- The first ancient Persian empire, the Achaemenid Empire, which existed around 550 BC, is said to be the source of the term Persian Gulf.
- It's coastline is said to be the world's most significant source of crude oil.
- In 2002, the countries in the Persian Gulf produced 25% of the world's oil.
- Safaniya, the largest offshore oilfield, is situated in the Persian Gulf.
- The Persian Gulf is home to various little islands.
- The waters of the Persian Gulf are home to the strange marine creature known as the Dugong. They are also known as sea cows and resemble cattle.
- The Persian Gulf region is home to a variety of resident and migratory birds, including the kalbaensis, a kingfisher species on the verge of extinction due to development.
- The flamingo, the hawksbill turtle, and the booted warbler are three species that have suffered due to the development along the Persian Gulf's coastline.
- The environment of the Persian Gulf, which contains crucial fishing grounds, pearl oysters, and coral reefs, is also greatly endangered by oil spills.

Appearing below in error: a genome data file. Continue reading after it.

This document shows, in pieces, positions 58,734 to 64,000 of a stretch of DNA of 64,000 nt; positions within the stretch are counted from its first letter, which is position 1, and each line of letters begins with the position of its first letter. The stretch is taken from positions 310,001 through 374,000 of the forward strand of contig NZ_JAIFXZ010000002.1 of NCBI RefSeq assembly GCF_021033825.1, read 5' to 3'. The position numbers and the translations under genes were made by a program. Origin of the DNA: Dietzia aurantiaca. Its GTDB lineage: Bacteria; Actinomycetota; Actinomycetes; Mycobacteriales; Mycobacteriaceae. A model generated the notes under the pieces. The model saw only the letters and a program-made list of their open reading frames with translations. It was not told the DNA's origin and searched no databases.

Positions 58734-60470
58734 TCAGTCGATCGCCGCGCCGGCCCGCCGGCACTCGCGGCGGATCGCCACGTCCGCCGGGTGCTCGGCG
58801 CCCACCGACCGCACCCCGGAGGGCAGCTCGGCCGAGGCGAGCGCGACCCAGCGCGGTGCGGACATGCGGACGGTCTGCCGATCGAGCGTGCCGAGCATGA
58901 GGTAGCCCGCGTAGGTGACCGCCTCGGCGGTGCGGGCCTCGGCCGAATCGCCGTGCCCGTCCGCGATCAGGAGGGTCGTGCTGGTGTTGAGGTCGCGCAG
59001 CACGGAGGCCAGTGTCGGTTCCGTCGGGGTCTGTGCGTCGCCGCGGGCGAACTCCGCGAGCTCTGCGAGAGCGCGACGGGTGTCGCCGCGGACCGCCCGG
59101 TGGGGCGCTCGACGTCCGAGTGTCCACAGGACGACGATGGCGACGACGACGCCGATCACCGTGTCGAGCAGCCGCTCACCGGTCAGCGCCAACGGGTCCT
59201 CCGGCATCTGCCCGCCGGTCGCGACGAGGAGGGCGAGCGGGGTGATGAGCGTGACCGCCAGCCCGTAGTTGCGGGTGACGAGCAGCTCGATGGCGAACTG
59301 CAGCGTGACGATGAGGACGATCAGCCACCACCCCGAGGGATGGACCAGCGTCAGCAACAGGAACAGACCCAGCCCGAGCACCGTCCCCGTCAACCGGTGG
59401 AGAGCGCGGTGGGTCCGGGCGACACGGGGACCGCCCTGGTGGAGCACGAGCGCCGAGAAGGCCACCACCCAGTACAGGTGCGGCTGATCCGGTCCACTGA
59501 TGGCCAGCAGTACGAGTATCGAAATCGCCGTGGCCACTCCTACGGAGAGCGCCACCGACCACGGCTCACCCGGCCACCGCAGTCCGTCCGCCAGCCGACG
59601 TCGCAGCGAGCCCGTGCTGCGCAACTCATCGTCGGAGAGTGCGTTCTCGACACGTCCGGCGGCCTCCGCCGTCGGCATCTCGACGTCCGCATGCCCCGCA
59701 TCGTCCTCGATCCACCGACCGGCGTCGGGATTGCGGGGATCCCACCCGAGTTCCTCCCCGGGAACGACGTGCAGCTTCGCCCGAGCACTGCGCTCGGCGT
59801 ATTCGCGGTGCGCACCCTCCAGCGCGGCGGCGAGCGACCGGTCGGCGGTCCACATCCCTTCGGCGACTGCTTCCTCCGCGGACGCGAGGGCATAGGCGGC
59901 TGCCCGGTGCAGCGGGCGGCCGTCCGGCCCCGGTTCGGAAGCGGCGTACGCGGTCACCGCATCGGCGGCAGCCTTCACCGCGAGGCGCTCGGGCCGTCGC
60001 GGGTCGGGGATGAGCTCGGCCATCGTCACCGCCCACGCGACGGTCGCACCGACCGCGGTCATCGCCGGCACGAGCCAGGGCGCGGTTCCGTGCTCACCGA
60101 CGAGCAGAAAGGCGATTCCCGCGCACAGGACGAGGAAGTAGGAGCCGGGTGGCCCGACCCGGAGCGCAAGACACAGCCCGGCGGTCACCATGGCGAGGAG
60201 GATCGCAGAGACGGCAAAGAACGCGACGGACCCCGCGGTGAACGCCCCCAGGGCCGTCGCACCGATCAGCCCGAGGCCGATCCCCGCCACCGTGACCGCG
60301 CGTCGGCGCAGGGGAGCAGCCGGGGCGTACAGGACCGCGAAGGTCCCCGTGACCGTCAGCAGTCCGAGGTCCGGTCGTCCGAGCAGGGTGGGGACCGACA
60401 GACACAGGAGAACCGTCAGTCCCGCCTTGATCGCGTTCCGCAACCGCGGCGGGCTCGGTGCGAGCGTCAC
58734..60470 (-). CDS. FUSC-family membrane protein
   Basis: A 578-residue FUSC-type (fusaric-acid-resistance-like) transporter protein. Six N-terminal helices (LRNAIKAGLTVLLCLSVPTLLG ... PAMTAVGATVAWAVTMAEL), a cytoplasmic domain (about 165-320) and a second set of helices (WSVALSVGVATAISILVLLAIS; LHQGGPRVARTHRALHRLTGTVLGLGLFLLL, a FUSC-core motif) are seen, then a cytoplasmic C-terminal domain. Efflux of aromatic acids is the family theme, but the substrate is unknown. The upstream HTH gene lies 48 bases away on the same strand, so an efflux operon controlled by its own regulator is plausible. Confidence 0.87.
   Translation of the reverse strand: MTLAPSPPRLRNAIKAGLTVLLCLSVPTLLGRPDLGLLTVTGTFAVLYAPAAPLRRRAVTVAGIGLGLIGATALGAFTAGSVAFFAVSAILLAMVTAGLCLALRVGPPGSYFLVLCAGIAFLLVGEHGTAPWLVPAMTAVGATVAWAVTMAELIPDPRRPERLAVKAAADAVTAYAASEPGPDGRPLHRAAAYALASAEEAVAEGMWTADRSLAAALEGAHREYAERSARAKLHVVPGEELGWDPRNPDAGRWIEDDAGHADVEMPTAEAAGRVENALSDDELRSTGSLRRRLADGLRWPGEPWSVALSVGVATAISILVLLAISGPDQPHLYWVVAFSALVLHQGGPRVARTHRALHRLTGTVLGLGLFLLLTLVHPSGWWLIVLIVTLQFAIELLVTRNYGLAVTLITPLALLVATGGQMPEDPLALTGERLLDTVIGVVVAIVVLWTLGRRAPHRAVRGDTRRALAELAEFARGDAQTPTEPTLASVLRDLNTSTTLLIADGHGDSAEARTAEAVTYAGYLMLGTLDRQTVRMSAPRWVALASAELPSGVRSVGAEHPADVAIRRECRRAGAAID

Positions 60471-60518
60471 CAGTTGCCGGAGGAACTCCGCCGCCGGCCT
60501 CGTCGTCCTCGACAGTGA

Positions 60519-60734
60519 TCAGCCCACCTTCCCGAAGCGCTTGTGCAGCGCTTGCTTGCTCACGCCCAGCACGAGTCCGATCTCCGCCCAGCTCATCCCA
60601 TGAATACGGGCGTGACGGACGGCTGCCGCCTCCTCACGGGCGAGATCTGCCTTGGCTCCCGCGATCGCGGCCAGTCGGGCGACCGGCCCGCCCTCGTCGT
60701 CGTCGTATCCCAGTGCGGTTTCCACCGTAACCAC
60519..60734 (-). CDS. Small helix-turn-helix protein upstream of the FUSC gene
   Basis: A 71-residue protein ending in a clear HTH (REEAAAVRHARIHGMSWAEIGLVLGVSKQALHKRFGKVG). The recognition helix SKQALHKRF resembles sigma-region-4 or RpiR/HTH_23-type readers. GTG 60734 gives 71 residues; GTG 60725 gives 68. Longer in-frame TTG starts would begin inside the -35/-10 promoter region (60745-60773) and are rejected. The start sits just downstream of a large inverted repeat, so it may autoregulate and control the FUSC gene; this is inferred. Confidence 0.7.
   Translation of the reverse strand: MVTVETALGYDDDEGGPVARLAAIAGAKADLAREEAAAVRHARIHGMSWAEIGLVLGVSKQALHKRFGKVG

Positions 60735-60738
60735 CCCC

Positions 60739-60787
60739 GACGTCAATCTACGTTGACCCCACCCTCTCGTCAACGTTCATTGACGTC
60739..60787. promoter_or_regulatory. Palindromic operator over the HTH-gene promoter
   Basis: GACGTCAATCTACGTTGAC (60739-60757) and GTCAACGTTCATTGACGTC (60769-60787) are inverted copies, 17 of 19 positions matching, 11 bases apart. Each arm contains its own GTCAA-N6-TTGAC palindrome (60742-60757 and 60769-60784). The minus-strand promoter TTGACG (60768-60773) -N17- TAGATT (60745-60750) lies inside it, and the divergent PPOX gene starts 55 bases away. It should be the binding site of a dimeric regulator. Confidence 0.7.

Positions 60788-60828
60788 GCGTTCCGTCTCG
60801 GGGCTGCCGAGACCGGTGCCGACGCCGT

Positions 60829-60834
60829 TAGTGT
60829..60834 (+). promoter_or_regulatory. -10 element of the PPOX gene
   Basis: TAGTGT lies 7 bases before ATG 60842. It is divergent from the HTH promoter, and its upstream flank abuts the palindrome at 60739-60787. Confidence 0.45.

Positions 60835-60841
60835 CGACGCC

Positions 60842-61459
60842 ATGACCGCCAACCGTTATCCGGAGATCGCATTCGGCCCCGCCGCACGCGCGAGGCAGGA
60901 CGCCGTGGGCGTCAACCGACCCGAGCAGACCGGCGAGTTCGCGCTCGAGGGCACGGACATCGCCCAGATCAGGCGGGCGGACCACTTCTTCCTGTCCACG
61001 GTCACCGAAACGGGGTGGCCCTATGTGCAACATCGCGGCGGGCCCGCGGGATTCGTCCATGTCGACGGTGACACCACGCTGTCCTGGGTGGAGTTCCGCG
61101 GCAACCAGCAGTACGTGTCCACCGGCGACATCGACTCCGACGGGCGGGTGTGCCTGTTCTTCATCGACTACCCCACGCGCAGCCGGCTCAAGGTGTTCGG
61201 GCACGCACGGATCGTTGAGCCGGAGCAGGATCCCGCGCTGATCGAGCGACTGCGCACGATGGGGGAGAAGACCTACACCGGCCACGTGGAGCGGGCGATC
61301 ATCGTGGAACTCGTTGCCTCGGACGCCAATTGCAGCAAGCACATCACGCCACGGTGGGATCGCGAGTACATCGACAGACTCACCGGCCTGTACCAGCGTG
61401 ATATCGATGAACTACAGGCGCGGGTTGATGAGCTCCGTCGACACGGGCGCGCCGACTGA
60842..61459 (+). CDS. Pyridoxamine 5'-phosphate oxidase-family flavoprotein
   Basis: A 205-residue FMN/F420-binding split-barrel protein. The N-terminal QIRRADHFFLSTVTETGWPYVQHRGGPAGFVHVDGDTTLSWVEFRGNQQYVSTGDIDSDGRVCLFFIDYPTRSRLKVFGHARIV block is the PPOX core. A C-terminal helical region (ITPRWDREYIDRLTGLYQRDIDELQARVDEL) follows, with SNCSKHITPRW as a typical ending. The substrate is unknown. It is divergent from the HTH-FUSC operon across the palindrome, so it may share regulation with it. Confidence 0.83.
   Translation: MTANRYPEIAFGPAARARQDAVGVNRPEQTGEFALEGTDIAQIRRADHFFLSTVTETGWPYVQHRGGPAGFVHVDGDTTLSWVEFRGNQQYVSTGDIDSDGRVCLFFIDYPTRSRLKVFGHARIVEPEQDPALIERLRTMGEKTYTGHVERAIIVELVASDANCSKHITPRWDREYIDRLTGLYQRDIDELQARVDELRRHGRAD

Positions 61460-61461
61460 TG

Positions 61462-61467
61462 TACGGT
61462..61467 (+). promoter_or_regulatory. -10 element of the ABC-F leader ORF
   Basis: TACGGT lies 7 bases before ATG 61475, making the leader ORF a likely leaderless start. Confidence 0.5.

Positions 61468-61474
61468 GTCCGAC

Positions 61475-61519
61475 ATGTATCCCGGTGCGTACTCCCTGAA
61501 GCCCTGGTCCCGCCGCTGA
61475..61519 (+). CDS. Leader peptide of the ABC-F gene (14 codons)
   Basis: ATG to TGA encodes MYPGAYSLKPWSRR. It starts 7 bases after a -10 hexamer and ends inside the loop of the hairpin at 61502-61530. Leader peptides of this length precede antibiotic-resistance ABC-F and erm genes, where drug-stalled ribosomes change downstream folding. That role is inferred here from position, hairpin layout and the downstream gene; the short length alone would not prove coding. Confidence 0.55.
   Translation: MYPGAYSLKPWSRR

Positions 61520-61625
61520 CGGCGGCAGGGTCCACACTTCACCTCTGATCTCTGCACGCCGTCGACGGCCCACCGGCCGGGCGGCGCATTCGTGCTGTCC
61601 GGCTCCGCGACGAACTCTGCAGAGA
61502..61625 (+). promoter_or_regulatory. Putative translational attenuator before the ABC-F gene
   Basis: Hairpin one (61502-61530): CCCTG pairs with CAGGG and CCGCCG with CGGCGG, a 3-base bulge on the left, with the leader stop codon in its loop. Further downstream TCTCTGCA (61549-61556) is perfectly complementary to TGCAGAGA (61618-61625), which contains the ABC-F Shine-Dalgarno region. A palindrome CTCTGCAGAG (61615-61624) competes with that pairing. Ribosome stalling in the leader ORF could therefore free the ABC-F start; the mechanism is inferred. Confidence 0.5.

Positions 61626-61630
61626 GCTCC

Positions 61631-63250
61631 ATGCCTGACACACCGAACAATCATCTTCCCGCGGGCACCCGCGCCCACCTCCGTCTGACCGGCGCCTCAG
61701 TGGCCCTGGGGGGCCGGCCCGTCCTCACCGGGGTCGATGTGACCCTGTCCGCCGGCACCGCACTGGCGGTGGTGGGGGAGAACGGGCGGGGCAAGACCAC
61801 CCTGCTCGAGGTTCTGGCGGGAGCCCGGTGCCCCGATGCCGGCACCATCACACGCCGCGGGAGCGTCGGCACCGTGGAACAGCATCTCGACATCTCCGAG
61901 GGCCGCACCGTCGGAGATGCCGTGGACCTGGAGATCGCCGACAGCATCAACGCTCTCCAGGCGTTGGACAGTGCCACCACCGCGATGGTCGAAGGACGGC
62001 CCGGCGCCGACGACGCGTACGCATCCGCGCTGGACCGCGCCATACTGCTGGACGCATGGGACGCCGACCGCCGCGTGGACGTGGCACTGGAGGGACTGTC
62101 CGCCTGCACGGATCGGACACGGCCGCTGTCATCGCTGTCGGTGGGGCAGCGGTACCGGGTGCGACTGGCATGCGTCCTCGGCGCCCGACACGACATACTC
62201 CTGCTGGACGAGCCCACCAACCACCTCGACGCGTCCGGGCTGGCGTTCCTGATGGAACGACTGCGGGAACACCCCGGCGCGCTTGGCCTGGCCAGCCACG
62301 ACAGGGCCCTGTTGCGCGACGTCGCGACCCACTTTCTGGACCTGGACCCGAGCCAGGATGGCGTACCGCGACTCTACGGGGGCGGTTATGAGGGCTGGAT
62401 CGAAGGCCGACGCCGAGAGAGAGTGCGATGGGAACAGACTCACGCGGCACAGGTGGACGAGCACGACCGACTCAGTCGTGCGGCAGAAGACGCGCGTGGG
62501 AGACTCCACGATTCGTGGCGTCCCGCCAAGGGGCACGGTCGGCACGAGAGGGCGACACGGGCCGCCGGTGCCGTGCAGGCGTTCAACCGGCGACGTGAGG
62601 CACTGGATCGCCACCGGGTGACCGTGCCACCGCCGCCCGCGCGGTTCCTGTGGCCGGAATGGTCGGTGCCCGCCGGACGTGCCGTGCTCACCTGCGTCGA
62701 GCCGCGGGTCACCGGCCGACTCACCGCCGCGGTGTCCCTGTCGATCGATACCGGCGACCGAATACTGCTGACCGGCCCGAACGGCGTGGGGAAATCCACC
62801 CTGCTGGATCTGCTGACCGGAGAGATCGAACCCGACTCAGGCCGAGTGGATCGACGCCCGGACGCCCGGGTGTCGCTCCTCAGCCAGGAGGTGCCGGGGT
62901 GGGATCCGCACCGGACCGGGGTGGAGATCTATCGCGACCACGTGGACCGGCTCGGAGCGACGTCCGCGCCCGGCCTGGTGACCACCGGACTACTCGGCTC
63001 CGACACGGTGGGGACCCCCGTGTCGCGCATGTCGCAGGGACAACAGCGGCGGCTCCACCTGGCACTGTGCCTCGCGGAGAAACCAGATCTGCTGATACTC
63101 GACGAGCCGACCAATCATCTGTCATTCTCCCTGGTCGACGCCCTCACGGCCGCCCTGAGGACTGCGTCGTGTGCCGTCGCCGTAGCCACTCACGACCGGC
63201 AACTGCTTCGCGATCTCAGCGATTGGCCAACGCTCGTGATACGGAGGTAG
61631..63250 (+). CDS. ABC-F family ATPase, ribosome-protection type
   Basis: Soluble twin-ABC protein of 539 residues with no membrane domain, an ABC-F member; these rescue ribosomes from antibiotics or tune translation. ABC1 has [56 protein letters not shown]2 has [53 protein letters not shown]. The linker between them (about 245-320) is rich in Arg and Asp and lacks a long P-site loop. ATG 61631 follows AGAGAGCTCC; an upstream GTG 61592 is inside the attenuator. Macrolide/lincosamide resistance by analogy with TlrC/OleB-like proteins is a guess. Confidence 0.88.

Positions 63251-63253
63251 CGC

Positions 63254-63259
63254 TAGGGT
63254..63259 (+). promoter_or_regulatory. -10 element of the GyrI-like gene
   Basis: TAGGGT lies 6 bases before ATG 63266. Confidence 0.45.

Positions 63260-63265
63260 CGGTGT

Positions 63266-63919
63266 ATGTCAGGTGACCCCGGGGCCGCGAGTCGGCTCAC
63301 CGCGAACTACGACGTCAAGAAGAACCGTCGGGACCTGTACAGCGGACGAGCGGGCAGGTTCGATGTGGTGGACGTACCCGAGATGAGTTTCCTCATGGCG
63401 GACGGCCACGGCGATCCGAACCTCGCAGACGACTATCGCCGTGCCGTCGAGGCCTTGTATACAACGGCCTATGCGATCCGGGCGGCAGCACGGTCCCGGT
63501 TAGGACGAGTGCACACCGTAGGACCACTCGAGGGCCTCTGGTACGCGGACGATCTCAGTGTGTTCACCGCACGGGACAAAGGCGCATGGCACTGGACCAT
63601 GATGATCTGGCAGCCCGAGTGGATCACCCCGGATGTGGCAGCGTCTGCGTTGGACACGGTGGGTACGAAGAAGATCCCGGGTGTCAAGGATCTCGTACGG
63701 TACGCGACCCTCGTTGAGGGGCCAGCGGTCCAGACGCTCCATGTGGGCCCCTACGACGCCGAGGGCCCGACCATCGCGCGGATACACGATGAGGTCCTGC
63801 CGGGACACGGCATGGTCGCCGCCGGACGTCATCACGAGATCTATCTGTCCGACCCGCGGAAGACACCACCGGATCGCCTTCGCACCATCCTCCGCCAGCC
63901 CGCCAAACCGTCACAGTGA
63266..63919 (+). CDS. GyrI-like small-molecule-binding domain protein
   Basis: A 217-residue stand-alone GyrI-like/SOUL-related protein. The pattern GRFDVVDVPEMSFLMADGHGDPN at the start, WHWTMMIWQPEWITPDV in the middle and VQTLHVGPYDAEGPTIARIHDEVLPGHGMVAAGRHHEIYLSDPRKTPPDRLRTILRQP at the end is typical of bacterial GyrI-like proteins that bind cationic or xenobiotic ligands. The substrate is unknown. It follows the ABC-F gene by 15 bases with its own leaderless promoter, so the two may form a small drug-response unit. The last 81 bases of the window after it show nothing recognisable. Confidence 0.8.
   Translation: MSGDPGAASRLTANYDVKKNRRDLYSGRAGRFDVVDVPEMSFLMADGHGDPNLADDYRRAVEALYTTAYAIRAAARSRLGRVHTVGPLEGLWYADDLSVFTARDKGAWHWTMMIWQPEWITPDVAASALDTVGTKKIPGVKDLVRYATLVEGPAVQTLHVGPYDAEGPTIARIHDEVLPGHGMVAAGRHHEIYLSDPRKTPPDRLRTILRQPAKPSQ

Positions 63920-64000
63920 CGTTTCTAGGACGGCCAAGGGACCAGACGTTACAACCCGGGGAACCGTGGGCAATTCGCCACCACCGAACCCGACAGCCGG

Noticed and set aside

- The Persian Gulf's mangroves are crucial for the many tiny fish and insects that feed most marine birds. The environment of the Persian Gulf is in danger as development continues to damage mangroves.
The Persian Gulf separates Iran and the Arabian Peninsula. It is a Mediterranean sea and is thought to be an expansion of the Indian Ocean. The Persian Gulf is well known for being the scene of the 1980–1998 Iran–Iraq war. The Persian Gulf is also the source of the 1991 Gulf War's moniker.
There has been significant ecological harm to the Persian Gulf because of oil spills and development. The Persian Gulf is a very young body of water that developed around 15,000 years ago.
The Sea of Oman is the primary water source for the Persian Gulf. The nations that make up its basin include the United Arab Emirates, Bahrain, Qatar, Saudi Arabia, Kuwait, Iraq, and Iran.